Grieving is a process that is as individual as the people it affects. There are predictable stages, of course — but the experience of losing someone dear to you is truly a personal journey.
Recently I've said goodbye to my dear dad. It’s hard to believe it was only a couple of months ago: I’ve processed a lot since his death. I’ve felt so many different emotions. I see more clearly that the passing of years and the living of life come as a gift to us all. The important thing is not so much that we begin well, or even how well we navigate the twists and turns of life. The important thing is that we end well — that those who come behind us find some light on their path because we have lived. We bring nothing into this world and we take nothing with us when we go. But we each leave something behind in a legacy to follow.
Uncovering my Dad’s legacy
I intentionally set out to uncover the treasures that have been deposited into my life through my Dad. I wanted to discover just what Dad left me, as I walk on now without him. I’ve mined four nuggets of wisdom from the legacy my Dad left. I want to make these treasures part of my daily life.
Dad loved a good joke, and it was often a corny one! He was quick-witted and could make anyone laugh, immediately putting people at ease. Humor was important to Dad, and many moments were lightened by his sense of humor. Even the home care workers would remark how his sense of humor was intact even though he was paralyzed from the waist down for months.
I remember one worker coming in and asking, “So what do you know tonight, Sir?” Dad quickly replied, “Well, I know more and more about less and less and pretty soon I’ll know everything about nothing.”
As I walk on, I take with me the wisdom of looking on the lighter side of life. I see the beauty in seeking to bring a smile to the face of another and the importance of laughing more often, even when life is hard.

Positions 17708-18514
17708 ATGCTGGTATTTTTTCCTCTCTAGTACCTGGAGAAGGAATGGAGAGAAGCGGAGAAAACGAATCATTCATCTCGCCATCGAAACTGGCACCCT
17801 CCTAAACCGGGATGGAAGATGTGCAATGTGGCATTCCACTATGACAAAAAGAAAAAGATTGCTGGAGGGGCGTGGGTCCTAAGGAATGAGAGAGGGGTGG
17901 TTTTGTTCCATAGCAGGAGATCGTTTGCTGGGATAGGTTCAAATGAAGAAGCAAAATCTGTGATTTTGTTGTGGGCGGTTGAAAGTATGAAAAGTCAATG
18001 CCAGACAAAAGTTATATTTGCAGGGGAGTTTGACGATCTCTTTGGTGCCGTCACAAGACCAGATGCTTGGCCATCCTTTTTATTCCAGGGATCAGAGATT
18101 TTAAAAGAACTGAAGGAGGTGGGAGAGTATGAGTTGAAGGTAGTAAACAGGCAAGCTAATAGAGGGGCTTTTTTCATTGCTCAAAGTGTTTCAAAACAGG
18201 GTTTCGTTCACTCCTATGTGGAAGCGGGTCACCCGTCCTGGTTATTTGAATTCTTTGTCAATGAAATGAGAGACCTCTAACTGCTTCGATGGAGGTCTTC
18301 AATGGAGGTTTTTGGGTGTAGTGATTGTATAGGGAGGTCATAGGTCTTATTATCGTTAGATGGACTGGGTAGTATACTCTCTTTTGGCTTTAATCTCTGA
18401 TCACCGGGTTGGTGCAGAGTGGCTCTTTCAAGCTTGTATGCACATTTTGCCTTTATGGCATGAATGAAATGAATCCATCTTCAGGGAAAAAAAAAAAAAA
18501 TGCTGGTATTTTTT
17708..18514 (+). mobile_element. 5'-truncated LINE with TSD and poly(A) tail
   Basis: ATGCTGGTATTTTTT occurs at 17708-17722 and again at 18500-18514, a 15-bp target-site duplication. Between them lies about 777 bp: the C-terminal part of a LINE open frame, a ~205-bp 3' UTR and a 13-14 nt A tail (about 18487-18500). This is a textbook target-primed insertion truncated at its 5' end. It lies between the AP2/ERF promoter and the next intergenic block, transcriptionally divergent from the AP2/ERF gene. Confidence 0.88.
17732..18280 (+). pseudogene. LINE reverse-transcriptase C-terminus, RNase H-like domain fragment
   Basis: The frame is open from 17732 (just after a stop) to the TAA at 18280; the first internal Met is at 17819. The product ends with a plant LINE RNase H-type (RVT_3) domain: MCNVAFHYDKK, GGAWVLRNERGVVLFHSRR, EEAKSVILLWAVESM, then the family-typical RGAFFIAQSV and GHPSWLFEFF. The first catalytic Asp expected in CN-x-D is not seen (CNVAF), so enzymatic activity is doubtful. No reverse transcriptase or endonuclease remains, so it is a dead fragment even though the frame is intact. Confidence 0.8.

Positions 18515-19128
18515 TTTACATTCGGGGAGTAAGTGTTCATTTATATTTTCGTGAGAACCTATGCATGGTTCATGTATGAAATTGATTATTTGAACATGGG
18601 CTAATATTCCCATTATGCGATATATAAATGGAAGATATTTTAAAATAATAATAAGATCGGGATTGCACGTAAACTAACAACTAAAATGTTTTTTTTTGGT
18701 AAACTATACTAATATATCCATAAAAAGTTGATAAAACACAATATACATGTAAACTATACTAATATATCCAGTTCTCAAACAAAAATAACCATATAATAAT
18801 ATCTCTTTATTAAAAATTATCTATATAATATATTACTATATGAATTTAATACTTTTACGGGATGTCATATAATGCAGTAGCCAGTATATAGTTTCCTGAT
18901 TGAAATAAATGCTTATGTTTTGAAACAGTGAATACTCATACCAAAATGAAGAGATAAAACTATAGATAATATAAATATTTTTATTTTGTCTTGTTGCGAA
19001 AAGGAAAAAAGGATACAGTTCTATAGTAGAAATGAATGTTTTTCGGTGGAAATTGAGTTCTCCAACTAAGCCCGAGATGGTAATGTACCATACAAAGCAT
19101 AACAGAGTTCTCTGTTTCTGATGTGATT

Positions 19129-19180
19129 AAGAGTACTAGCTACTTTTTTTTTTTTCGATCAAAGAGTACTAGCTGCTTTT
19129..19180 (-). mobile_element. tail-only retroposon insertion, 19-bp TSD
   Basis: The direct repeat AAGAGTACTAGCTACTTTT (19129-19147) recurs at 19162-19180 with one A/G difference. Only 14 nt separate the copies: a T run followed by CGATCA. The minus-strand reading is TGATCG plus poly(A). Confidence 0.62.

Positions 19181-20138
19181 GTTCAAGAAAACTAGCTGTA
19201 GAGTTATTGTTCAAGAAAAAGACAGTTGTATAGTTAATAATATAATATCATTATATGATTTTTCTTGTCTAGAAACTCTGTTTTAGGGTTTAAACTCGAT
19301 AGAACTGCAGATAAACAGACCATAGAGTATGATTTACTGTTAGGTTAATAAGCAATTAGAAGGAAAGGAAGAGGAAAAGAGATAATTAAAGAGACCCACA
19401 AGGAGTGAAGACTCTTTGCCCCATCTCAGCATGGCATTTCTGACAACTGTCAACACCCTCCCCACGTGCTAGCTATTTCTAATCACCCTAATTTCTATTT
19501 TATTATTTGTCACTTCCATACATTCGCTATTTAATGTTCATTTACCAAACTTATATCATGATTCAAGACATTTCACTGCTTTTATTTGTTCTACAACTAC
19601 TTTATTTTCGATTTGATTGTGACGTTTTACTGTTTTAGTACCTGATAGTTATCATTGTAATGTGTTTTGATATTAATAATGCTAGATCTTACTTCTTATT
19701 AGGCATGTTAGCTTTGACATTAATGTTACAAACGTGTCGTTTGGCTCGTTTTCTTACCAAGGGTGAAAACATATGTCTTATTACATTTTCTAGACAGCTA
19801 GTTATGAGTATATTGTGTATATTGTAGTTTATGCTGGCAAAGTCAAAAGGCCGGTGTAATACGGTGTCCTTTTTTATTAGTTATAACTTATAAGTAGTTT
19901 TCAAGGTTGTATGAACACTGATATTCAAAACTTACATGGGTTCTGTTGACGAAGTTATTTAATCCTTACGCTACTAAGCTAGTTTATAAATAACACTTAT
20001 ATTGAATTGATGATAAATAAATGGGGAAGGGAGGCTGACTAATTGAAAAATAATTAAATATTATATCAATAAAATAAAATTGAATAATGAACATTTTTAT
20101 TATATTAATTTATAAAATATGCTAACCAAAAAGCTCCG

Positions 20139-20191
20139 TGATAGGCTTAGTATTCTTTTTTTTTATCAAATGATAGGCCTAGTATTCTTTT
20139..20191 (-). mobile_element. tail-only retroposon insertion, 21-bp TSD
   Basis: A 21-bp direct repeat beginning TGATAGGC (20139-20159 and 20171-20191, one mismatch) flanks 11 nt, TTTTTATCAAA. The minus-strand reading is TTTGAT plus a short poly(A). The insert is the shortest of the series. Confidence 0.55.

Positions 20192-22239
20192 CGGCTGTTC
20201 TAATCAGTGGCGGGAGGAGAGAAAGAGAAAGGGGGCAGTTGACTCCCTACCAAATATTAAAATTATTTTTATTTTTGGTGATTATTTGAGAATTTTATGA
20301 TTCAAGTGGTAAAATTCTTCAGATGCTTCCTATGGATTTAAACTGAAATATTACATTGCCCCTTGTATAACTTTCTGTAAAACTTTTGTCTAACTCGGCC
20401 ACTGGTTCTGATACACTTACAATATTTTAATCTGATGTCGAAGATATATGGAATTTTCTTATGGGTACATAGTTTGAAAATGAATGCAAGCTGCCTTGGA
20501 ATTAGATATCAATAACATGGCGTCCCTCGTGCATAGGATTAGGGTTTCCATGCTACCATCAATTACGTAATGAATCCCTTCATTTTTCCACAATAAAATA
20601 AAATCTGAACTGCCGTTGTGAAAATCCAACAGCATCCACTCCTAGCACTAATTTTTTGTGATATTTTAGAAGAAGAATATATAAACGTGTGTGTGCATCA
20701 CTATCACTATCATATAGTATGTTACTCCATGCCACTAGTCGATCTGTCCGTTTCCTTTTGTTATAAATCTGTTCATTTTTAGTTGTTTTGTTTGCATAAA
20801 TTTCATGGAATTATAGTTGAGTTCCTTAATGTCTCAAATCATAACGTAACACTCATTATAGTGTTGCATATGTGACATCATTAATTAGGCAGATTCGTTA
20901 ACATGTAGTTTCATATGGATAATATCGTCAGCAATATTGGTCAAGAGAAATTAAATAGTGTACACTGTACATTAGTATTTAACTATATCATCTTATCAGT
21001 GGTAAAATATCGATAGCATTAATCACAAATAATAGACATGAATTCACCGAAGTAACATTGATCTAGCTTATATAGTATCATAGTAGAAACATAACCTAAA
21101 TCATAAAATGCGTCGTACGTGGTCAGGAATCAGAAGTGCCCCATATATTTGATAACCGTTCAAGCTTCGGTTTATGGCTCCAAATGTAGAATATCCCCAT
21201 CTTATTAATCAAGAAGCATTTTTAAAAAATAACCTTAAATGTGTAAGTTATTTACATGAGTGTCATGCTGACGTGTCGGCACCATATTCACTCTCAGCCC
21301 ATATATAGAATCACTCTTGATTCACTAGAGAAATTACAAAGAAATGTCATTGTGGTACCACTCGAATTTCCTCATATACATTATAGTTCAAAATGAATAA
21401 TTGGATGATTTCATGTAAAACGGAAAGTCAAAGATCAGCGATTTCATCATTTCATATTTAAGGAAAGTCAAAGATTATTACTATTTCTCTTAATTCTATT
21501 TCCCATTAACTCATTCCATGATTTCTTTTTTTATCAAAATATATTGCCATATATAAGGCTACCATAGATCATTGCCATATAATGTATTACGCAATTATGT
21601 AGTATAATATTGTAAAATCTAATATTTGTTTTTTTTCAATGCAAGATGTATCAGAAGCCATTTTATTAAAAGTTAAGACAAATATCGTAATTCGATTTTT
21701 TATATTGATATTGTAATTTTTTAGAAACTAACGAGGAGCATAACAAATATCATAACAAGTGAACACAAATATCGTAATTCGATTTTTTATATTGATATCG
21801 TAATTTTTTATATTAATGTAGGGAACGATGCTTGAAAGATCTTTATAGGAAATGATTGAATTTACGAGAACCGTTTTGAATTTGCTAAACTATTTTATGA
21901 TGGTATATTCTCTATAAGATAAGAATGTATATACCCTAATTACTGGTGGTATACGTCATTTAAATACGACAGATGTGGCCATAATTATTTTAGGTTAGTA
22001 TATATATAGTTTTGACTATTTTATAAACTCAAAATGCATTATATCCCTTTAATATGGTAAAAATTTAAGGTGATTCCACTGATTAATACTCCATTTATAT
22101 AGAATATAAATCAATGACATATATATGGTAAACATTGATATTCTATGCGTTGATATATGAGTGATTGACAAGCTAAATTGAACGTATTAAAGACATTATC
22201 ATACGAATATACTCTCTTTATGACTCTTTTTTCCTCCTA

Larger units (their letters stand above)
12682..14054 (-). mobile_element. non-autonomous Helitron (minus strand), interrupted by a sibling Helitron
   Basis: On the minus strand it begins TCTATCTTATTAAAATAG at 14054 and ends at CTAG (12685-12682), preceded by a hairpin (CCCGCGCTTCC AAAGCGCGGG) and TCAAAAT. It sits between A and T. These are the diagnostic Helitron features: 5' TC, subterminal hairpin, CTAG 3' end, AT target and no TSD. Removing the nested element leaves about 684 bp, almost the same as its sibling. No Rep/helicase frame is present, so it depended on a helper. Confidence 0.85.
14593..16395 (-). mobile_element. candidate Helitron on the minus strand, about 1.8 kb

Dad always took his illnesses in stride; he rarely talked about his health, never complained about it, and he just did what he had to do and carried on. His courage as he faced his treatments amazed our family over and over. I hope to take that same courage into the challenges of my own life as I journey on. Courage includes finding joy in the simple things, even in the face of adversity.
3. FAMILY MAN
Dad worked hard. He provided well. They say the greatest thing a man can do for his children is to love their mother — and Dad modeled that well. He and Mom enjoyed 63 years of marriage. We are grateful to God for enabling Mom to keep Dad home until his last breath.
I grew up seeing Dad love and honor his wife. Even in those last weeks, when Mom would walk into his room, he’d say, “Isn’t she beautiful!” He truly treasured her. So I take with me that wisdom of treasuring those you love and letting them know it.
As children and grandchildren we are deeply grateful for the heritage of love that Mom and Dad have given us. We want to keep that long line of love growing even longer in a world that is quickly loosing sight of that kind of faithfulness.
Dad leaves us a heritage of faith. Dad believed in God and accepted Jesus Christ as his personal savior. He was never very verbal about his faith. He didn’t lead Bible studies or pray eloquent prayers, yet his faith was there and he showed it through his generous heart toward missionaries and his many willing acts of service to others. He quietly served for 50 years as the offering counter at church. He was always there to plaster a hole in the church wall or put on a fresh coat of paint.
Faith made a difference in our home as we were growing up, and it makes a difference in my life today because of Dad and Mom’s example. In the last few months before he died, we would often draw a Bible verse from their verse box at bedtime and read it together. Then we would say a night-time prayer. One night, Dad’s simple but profound prayer was this: “Lord, thank You for all the good things You allow in our lives.” His gratitude to God, even as he lay there motionless in his bed, spoke volumes to us.
Keeping these treasures from Dad close at heart will help me as I journey on.
I’ve learned to:
Always remember to keep my sense of humor. Live courageously, even in the face of challenge. Treasure those I love and let them know it. Have faith in God.
If you have lost someone you love, take the time to mine out a nugget or two of wisdom your loved one has left for you. Carry these truths close to your heart, along with the memories. I have found it a helpful way to face the loss, find the treasure, and find healing. I pray it may help you too as you face your loss. God bless you in this time of grief.